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Becky Hammon leading revolution for women in men's professional sports

Becky Hammon: "Just because something’s never been done doesn’t mean it can’t be done. Leadership has no gender."

NEW YORK—Becky Hammon soaked in a few seconds of solitude just before the bright lights of Madison Square Garden went down on a packed crowd at halftime Sunday afternoon. Her 5’6” frame struck a familiar stance. Shoulders back, arms folded behind, a quiet confidence exuding from her stillness. It was as if Hammon was standing with her teammates for the national anthem, preparing her mind and relaxing her body to play on that familiar hardwood, just as she had done for eight years in a New York Liberty uniform. 

But in this moment, at the start of a video tribute preceding her induction into the Liberty’s Ring of Honor, there were no teammates next to Hammon and there was no game for her to play. She simply stood alone on the court and reflected on the game, and the city, that made her. "I knew that when I arrived, this city would either make or break me,” Hammon said during the halftime ceremony of Sunday's matchup between the Liberty and Seattle Storm. “And you guys made me.” 

On Sunday, the 38-year-old Hammon became the sixth member of the New York Liberty Ring of Honor, joining former WNBA stars and teammates Teresa Weatherspoon, Sue Wicks, Kym Hampton, Rebecca Lobo and Vickie Johnson. Before joining the San Antonio Spurs in 2014 and becoming the NBA's first female full-time assistant, Hammon was a star point guard for New York from 1999-2006. She led the franchise to three WNBA Finals appearances. Hammon ranks second in Liberty history in games played (227) and three-point field goals made (331), and is third all-time in scoring with 2,367 points.  

​Hammon’s journey to Liberty immortality started far from the World’s Most Famous Arena, however. As a wide-eyed sharp-shooter growing up in Rapid City, South Dakota, her dreams were always much bigger than her diminutive stature. “My dream was to play in the NBA," said Hammon, who also played with the San Antonio Stars for eight seasons before retiring from the WNBA in 2014. “My dad told me straight up right from the beginning 'you will never do that.’ He said, ‘but if you’re really good, maybe you can get a college scholarship.’”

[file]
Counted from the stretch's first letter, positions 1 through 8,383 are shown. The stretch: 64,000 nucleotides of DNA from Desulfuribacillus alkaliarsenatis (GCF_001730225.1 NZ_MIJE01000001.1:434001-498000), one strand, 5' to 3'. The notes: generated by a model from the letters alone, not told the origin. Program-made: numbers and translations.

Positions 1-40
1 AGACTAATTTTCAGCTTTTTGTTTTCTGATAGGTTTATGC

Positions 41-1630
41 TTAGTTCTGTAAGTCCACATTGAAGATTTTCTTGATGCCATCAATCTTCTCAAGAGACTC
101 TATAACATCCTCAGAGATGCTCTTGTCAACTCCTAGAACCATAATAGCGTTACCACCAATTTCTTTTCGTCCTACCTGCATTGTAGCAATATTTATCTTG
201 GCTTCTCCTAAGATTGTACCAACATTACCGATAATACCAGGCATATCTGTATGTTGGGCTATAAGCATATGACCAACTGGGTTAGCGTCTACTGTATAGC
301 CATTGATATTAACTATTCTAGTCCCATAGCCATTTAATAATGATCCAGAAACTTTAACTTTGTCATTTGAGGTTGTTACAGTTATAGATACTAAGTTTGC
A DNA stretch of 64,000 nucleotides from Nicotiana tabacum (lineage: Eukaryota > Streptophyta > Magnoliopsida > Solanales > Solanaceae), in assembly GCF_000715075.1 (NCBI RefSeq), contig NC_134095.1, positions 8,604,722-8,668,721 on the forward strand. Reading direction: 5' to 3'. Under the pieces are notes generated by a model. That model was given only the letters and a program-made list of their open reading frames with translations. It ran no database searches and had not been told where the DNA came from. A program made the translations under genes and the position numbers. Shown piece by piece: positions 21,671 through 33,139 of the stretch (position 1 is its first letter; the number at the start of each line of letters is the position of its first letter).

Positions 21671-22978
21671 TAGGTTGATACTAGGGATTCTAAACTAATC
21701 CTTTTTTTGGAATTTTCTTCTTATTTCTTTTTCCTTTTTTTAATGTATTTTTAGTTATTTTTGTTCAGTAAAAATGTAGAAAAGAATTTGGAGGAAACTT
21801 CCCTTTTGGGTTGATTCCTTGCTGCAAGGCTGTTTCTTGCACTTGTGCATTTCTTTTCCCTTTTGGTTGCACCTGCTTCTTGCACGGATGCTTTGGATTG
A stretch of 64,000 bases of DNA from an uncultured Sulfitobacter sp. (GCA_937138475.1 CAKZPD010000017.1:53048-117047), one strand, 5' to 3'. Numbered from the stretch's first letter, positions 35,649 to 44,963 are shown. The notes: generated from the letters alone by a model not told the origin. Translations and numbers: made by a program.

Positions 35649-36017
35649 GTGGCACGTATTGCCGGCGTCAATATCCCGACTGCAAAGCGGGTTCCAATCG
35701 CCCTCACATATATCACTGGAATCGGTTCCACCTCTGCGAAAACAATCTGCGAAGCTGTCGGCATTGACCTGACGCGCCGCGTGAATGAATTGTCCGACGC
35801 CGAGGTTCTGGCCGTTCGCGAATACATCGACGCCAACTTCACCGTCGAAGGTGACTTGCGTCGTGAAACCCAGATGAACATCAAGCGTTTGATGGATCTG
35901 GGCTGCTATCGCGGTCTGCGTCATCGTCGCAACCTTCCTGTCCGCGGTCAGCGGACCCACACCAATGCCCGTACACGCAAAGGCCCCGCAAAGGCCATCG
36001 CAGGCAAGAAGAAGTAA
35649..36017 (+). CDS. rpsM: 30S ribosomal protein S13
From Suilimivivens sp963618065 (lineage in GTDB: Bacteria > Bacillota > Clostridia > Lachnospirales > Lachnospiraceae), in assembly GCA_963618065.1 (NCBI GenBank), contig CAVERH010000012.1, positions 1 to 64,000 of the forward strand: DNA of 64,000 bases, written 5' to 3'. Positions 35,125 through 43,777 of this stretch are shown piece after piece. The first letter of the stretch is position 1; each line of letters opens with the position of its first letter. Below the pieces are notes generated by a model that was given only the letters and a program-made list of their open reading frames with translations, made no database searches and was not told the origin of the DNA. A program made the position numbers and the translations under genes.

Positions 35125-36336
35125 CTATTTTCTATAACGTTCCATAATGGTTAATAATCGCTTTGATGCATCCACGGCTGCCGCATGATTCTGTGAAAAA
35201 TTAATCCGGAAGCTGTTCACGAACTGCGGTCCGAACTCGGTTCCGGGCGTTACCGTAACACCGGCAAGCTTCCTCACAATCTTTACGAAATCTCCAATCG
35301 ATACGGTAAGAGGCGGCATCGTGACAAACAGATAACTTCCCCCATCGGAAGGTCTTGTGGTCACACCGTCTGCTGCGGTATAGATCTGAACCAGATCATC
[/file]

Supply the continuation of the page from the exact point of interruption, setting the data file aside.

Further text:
Hammon heeded her father’s advice and did just that. The self-proclaimed “gym rat” was voted the South Dakota Player of the Year as a senior at Stevens High School after averaging 26 points per game, and landed a scholarship to Colorado State University. The dynamic scorer earned All-America honors with the Rams, and was named the WAC Mountain Division Player of the Year during her senior season. 

Upon graduation from Colorado State, an undersized and overlooked Hammon went unselected in the 1999 WNBA draft. She later signed as a free agent with New York in May 1999. 

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But on a loaded Liberty team with veteran guards like Weatherspoon and Johnson, Hammon was the unlikeliest of future stars. She averaged just 6.7 minutes with New York in her rookie season, and mostly watched as her team came within one win of capturing a WNBA title. "Nothing came easy to me,” Hammon said. "I had to fight and scrap for every little bit of playing time that I got.” 

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Hammon credits her time spent on the bench learning from veterans and working to get on the court during her rookie year as the secret to her dominance over her next 15 seasons in the WNBA. “I learned how to take a hit and get back up and keep moving forward,” Hammon said. "I like being able to say I worked for my career and worked for my success, nobody handed me anything. I would not do it any other way."

And much like the invaluable lessons Hammon learned as a bench player during her early days with the Liberty, her experiences as an assistant coach with the Spurs parallel similarly. “I’m in a great learning space,” Hammon said. “There are a lot of fantastic basketball minds there, not only Coach Pop [Gregg Popovich]. I really just go in there and listen a lot of times.” 


Last month, Hammon became the first female summer league head coach in the history of the NBA, and shortly thereafter, led the Spurs to a title in the 17-day tournament in Las Vegas. This upcoming season will be Hammon’s second under Popovich, to whom she attributes the recently broken gender barriers in the NBA. “Someone had to be brave enough to do the right thing and not care about gender,” Hammon said. “Pop saw a need on his team and felt that I could fill that role and brought me onboard.”

Hammon believes the possibilities are limitless for women coaching in pro sports. Women's basketball legend Nancy Lieberman recently accepted a full-time assistant coaching job with the Sacramento Kings and the Arizona Cardinals tabbed Jen Welter as the NFL's first female coach last week. “I think anything is possible,” Hammon said. "Just because something’s never been done doesn’t mean it can’t be done. Leadership has no gender. 

"The point is, do you know basketball? Do you know what it takes to lead people?”

After answering these questions with her own actions and results, the girl who once dreamed of playing in the NBA is now doing something just as remarkable. She is proving that women have a place in men’s professional sports and leading a revolution that extends far beyond the dimensions of a basketball court.

“If you have a daughter, or even a woman in your life, it is worth supporting because of the bigger picture, because of the opportunities it will lead to down the road for little girls," Hammon said. "We’re not asking the male to get up and leave his seat. We’re just saying scoot over a little bit. Make a little room at the table for the ladies." 

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